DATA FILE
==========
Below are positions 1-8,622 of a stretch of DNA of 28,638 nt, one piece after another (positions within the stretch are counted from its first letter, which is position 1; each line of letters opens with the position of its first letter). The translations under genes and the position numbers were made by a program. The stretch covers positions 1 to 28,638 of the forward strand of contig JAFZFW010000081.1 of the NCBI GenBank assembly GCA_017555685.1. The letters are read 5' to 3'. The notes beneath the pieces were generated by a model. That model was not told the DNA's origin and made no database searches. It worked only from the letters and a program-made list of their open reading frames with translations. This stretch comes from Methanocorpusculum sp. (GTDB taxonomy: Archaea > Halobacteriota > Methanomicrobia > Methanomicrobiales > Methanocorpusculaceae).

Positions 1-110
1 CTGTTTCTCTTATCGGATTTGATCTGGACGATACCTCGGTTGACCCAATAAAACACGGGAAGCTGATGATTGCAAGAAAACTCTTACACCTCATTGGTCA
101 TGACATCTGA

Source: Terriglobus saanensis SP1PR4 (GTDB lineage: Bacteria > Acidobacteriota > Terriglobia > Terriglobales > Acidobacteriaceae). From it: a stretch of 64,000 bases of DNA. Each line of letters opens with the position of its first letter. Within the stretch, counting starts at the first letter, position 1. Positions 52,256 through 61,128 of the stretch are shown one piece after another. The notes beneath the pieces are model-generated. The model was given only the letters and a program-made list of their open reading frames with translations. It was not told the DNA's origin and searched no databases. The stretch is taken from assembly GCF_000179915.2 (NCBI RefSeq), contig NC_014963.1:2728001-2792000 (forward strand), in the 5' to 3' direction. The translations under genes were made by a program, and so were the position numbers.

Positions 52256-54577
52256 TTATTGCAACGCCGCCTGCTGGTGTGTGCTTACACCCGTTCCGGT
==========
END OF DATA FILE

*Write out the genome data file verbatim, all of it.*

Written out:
Below are positions 1-8,622 of a stretch of DNA of 28,638 nt, one piece after another (positions within the stretch are counted from its first letter, which is position 1; each line of letters opens with the position of its first letter). The translations under genes and the position numbers were made by a program. The stretch covers positions 1 to 28,638 of the forward strand of contig JAFZFW010000081.1 of the NCBI GenBank assembly GCA_017555685.1. The letters are read 5' to 3'. The notes beneath the pieces were generated by a model. That model was not told the DNA's origin and made no database searches. It worked only from the letters and a program-made list of their open reading frames with translations. This stretch comes from Methanocorpusculum sp. (GTDB taxonomy: Archaea > Halobacteriota > Methanomicrobia > Methanomicrobiales > Methanocorpusculaceae).

Positions 1-110
1 CTGTTTCTCTTATCGGATTTGATCTGGACGATACCTCGGTTGACCCAATAAAACACGGGAAGCTGATGATTGCAAGAAAACTCTTACACCTCATTGGTCA
101 TGACATCTGA

Source: Terriglobus saanensis SP1PR4 (GTDB lineage: Bacteria > Acidobacteriota > Terriglobia > Terriglobales > Acidobacteriaceae). From it: a stretch of 64,000 bases of DNA. Each line of letters opens with the position of its first letter. Within the stretch, counting starts at the first letter, position 1. Positions 52,256 through 61,128 of the stretch are shown one piece after another. The notes beneath the pieces are model-generated. The model was given only the letters and a program-made list of their open reading frames with translations. It was not told the DNA's origin and searched no databases. The stretch is taken from assembly GCF_000179915.2 (NCBI RefSeq), contig NC_014963.1:2728001-2792000 (forward strand), in the 5' to 3' direction. The translations under genes were made by a program, and so were the position numbers.

Positions 52256-54577
52256 TTATTGCAACGCCGCCTGCTGGTGTGTGCTTACACCCGTTCCGGT